US 3985446 A
A device to provide a ship's navigator with information day and night, as to the altitude of celestial bodies on a CRT display with digital display of the altitude and time on the CRT and/or LED read-out.
1. A remote controlled sextant comprising:
remotely adjustable sextant optics for reflecting an image of a celestial body;
optical incremental disc encoder means mechanically linked to said sextant optics for producing pulses indicative of angular movement of said sextant optics;
counter means for accumulating said pulses to indicate said angular position of said sextant optics and thereby the elevation of said celestial body for digital display on a display device;
additional optics for combining said image of said celestial body with a horizon image;
electronic pickup means for detecting said combined image of said horizon and said celestial body and converting it into an electronic signal for display on said display device;
wherein the elevation of said celestial body is displayed on said digital display device when said remotely adjustable sextant optics are adjusted so that said celestial body is aligned with said horizon on said display device.
2. The sextant of claim 1 wherein said counter means comprises an up-down counter.
3. The sextant of claim 1 wherein said additional optics comprises Schmidt optics.
4. The sextant of claim 1 wherein said electronic pickup means comprises a low level light television pickup tube.
5. The sextant of claim 1 wherein said sextant optics comprises:
a fixed horizon mirror;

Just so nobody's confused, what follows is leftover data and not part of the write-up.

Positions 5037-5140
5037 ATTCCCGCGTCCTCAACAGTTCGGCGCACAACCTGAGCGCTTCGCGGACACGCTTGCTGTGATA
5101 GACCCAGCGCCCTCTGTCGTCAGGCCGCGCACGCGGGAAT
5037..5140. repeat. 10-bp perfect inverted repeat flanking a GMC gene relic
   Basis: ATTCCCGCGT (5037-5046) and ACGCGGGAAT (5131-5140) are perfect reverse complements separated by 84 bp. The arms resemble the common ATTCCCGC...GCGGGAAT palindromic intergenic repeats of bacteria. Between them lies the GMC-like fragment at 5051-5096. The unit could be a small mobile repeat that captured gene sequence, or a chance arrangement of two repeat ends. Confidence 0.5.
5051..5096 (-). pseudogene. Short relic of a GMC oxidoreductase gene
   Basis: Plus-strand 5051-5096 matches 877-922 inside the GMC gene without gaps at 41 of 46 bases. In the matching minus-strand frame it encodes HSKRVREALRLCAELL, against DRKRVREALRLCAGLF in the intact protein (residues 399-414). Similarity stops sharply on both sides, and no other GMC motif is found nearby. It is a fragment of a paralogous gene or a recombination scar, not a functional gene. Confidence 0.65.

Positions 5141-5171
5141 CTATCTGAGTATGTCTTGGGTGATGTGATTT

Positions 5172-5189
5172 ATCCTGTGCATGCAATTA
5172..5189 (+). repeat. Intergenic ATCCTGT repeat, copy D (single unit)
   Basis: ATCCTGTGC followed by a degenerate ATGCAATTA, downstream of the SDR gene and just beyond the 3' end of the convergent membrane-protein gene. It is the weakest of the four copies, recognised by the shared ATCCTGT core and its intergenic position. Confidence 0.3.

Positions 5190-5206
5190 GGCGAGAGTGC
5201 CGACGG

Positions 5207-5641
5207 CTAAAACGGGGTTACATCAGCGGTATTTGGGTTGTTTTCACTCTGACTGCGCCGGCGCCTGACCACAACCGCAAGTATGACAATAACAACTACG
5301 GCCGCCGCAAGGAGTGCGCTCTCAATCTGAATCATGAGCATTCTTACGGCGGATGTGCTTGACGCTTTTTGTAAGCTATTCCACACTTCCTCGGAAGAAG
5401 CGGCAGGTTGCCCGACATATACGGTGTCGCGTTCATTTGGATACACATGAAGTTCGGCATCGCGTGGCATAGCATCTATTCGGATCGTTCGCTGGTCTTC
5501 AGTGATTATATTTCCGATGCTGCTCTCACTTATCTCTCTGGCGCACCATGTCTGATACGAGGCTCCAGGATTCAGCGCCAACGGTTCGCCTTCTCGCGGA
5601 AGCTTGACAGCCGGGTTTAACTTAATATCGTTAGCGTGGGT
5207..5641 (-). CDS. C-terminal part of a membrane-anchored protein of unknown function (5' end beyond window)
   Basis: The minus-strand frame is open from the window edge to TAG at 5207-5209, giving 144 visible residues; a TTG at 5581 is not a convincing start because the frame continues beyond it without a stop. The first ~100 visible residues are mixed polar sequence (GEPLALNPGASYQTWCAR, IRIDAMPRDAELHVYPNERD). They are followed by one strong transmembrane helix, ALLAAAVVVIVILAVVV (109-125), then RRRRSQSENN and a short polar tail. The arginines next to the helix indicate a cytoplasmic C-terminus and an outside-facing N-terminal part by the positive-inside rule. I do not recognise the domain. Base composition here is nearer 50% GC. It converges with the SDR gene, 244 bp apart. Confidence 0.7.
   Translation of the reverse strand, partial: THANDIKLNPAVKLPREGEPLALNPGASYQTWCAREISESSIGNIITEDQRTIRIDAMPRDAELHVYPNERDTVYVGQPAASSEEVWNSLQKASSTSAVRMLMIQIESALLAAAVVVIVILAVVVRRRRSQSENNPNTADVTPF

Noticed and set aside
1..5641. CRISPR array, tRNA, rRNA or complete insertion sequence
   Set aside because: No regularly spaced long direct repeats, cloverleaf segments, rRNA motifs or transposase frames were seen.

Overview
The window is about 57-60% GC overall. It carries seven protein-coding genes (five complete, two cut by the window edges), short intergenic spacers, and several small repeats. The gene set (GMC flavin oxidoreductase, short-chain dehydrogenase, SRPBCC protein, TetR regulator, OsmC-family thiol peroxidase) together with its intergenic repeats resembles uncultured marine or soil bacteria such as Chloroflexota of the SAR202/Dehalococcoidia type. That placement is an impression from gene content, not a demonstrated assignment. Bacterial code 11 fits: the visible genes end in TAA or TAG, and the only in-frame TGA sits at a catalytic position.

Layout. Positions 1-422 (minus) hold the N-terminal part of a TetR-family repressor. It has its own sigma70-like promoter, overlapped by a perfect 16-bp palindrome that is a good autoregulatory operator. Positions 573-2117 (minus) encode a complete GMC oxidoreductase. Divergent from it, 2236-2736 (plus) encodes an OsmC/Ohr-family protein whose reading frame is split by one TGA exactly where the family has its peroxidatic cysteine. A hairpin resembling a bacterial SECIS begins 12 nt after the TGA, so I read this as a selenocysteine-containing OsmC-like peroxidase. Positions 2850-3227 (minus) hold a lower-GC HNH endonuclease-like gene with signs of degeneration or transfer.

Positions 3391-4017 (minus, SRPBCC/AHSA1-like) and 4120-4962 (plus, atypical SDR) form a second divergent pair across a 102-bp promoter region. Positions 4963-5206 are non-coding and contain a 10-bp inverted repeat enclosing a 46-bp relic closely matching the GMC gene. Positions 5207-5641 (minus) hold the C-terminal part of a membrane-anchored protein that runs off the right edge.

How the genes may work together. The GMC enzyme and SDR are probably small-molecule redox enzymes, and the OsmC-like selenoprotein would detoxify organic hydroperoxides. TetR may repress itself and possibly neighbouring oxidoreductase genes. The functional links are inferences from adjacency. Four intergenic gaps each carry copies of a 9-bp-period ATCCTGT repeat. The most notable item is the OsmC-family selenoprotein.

a variable speed motor;
a tangent screw connected to said variable speed motor;
a sector gear connected to said tangent screw so that the angular rotation of said sector gear is adjusted by said tangent screw,
index mirror means connected to said sector gear.
6. The sextant of claim 5 wherein said counter means comprises an up-down counter.
7. The sextant of claim 5 wherein said additional optics comprises Schmidt optics.
8. The sextant of claim 5 wherein said electronic pickup means comprises a low level light television pickup tube.
9. A sextant comprising:
adjustable sextant optics for reflecting a first image;
additional optics for combining said first image with a horizon image;
camera tube means for detecting the combined image of said first and horizon images and generating an output signal representative of the combined image;
an electronic display device electrically receptive to and capable of displaying a manifestation of said representative signal;
whereby said manifestation may be displayed at a location different from that occupied by said sextant.
10. The sextant of claim 9 comprising:
adjusting means susceptible to remote control and connected to said sextant optics for varying the angular orientation of said sextant optics;
gauging means integral with and responsive to said adjusting means for generating electrical pulses indicative of a change in the angular orientation of said sextant optics;
a counter connected to the output of said gauging means for receiving and accumulating said electrical pulses and providing an electrical signal to said display device indicative of the angular orientation of said sextant optics;
whereby a representation of the angular orientation of said sextant optics may be displayed at a location visually remote from that occupied by said sextant.
11. The sextant of claim 10 comprising a stabilizing platform attached to a moveable vehicle subjected to roll, pitch and yaw, for supporting said sextant optics and for flexibly retaining said additional optics in fixed relation with said camera tube whereby the orientation of said sextant optics with respect to said additional optics is independent of the roll, pitch and yaw of said vehicle.